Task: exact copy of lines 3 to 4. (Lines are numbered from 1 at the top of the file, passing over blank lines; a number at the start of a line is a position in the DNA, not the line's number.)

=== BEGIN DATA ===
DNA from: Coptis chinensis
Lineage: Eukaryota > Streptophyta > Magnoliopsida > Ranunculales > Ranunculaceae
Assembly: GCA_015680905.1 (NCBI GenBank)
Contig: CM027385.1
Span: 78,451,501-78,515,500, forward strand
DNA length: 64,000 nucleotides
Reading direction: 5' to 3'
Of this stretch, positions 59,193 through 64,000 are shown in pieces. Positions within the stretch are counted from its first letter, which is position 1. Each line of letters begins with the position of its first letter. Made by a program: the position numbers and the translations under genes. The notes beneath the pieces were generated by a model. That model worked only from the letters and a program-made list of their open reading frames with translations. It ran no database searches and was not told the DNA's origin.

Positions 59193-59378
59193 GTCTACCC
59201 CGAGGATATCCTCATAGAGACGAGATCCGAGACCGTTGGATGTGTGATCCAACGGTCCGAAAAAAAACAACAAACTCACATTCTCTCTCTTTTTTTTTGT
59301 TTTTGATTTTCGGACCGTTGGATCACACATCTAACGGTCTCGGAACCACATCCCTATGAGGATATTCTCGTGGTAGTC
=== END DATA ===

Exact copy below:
Assembly: GCA_015680905.1 (NCBI GenBank)
Contig: CM027385.1